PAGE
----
Monday, 2 March, 2009

Barcamp Singapore (Feb 28)

This is a long overdue post. I attended Barcamp, Singapore last Saturday. Being my first experience of a barcamp, it was a fun filled event with lots and lots of interesting talks (view the slides). Besides interacting with a lot of diverse, enthusiastic people, it was interesting to discuss and come accross new ideas, technologies and methodologies. This is a long post, you may want to skip to my ideas on people and talks I attended, My talk at barcamp, Pictures or links.

The Barcamp team organized the talks on a 2 tier level. There was a pre-registration online for those willing to present an idea or a talk; and certain slots were left vacant for on the spot presentations after their proposed topics were voted by the public on the whiteboard. (The schedule).

There were 5 tracks going on parallely and barcamp was characterized by the steady movement of people from one track to the other very frequently. Oh, and wifi access made live tweeting possible :)

The talk on virtual worlds by Jeremy Synder was interesting particularly because it focussed on the non-game aspects of the topic, something that is very hard to find since gaming is almost synonymous with 3d or virtual reality. Interesting also, because one of the guys I met earlier at RIAction and here at barcamp again, Gabriel, runs a startup focussed on getting 3D to the web (No, they dont use flash or other plugins, they write their own objective C based plugin).

I met quite a few people over lunch, and it was a bit surprising to see many NTU / NUS students with startup ideas on web 2.0, made for a good discussion. There was a general sentiment that blogging as a phenomenon will soon die in the face of other growing social networks like facebooks(which allows posts of stories) and microblogging. I strongly disagree with that, because a blog allows you to build a brand besides being a publishing platform (not merely where you share stories with friends). And then there were people working in new startup companies with eventual aims of starting their own thing soon. It turned out to be an interesting exchange of ideas, views and concepts.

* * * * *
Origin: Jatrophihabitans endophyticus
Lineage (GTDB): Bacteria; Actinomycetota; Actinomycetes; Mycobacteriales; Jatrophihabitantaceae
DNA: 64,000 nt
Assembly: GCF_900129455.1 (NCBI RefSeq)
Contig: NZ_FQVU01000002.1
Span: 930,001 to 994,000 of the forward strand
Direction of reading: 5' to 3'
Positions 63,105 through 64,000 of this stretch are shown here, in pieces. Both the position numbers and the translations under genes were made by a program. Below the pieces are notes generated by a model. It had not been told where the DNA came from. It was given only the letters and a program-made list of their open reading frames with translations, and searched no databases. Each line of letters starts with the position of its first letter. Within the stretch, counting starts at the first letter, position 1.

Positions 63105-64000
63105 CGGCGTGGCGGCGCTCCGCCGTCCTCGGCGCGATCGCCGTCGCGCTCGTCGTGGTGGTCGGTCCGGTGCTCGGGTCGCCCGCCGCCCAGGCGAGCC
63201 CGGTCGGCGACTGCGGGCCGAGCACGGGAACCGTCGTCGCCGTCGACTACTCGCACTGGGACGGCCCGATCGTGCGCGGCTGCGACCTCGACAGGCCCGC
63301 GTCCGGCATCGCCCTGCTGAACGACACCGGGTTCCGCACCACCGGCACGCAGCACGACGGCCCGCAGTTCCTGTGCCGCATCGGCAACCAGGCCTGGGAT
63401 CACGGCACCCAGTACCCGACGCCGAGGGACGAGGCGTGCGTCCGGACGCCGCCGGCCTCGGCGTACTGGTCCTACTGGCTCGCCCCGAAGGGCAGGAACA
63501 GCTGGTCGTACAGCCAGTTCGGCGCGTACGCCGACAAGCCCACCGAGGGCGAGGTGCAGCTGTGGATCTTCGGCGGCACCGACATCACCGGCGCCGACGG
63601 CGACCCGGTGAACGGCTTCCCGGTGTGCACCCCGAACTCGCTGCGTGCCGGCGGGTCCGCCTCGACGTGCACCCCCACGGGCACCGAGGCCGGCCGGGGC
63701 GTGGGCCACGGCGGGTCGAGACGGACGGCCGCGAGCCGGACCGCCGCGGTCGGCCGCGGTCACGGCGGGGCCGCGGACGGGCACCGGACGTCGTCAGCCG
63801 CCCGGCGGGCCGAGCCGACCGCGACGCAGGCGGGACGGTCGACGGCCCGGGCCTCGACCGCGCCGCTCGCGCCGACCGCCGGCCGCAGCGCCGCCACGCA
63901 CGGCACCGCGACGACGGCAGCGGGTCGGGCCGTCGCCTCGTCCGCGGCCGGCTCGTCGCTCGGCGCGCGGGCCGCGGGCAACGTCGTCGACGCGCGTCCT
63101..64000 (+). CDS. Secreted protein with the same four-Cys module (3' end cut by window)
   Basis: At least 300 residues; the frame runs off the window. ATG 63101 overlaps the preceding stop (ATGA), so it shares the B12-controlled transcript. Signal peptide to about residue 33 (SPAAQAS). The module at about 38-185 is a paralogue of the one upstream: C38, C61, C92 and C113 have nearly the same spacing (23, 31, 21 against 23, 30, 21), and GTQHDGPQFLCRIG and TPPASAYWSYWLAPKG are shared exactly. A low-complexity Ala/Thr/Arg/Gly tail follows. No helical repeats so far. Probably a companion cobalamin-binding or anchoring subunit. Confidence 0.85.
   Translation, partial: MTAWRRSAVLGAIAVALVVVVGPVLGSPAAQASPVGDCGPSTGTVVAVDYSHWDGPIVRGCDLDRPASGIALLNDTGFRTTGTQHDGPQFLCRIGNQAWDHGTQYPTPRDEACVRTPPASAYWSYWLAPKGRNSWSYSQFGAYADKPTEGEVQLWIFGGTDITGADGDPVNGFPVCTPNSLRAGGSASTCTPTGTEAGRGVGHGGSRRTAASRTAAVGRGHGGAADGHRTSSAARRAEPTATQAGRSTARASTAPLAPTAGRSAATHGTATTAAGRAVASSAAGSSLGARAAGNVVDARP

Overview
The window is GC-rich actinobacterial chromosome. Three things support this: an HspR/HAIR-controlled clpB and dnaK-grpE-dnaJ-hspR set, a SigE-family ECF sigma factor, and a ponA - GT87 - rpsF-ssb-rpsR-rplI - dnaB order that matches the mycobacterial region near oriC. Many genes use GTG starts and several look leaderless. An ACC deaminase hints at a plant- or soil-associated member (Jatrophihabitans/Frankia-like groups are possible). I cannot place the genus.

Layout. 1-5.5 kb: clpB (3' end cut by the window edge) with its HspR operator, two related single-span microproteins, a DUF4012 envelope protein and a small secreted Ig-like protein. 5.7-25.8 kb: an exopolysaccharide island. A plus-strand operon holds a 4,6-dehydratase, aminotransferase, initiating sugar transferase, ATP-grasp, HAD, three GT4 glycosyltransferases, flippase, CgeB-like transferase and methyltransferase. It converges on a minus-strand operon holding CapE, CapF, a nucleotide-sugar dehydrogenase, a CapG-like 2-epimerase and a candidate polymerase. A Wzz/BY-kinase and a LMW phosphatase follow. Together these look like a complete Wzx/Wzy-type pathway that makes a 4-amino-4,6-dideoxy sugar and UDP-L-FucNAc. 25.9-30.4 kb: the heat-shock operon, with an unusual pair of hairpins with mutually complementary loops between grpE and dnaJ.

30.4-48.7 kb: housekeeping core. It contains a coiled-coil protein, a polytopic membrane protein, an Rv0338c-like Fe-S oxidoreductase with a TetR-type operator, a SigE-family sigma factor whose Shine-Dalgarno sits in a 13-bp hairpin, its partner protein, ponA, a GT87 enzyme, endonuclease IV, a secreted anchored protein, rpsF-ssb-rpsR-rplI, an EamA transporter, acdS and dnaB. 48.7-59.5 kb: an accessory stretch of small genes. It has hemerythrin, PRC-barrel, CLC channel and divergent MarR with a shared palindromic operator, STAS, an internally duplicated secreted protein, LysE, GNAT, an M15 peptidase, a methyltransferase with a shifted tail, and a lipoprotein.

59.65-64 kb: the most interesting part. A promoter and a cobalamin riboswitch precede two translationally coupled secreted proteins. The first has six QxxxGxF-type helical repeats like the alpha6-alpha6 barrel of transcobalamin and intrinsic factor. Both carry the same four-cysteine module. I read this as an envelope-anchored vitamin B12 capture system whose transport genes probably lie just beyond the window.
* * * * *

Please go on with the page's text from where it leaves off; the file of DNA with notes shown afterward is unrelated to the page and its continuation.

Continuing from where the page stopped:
I was kinda looking forward to the talk on the other google APIs by Vinoaj at Google, but was dissapointed to know that he couldnt make it and the presentation was done in lieu of him. It was an interesting topic because web development now is so focussed on standalone php / aspx / ruby etc development that getting a common task such as creating graphs/charts requires plugins and isntallations and configurations to get working. With google api's its just a matter of calling the right function and letting google do the graph generation for you. The same goes for the Google Web toolkit and other API's. It was amazing to see the demo on live swiss train positions (in real time) overlayed on google maps. Maybe sometime the MRT train positions of Singapore can be seen in real time on google earth as well.

There were a couple of other talks by the folks at CreativeCrew on Adobe products, I attended those on photoshop techniques, fireworks. CreativeCrew also had a presence at the First Rich Internet Applications conference in singapore, and their next upcoming event is this Wednesday.
An interesting topic towards the end was the poor state of funding available for aspiring entrepreneurs in Singapore (Only 600$ pm availability was claimed). There was a discussion on "Fundraising WTF" where stories on fundraising were shared and solutions discussed. There was a sentiment that NUS is very rigid and traditional in its procedures and something needs to be done about that. 

All in all, a very interesting experience, that ended in an interesting end with a game of werewolves, a kinda tradition at barcamp (you might want to read the-weirdest-werewolves-game-ever). The next barcamp, according to Preetam over dinner, may just happen this June, if you're interested.

I spoke on how microblogging is the next thing for web 2.0 and what could be future directions that it could potentially take. With facebook's attempted (and failed) acquisition of twitter, Google's acquisition of Jaiku (a twitter alternative), and Facebook's retaliatory move of opening up its LiveFeed (counter twitter?) shows how everyone is scampering into this area. 

My presentation:

I did get quite a good feedback later on, apart from a question on "How do you see microblogging emerging in singaporean culture". That took me offbeat, and I later learnt that commenting and talking freely on topics or arguments is not something that comes freely to native singaporeans. Two months in Singapore, and I'm still learning the culture :)

Some snaps of the event. (Disclaimer: All the pics do not belong to me. They have been taken from here and are the copyrights of their respective owners).


RaSh said...

Seems like you're having a great time there!


Abhishek Kumar said...

sure, you too!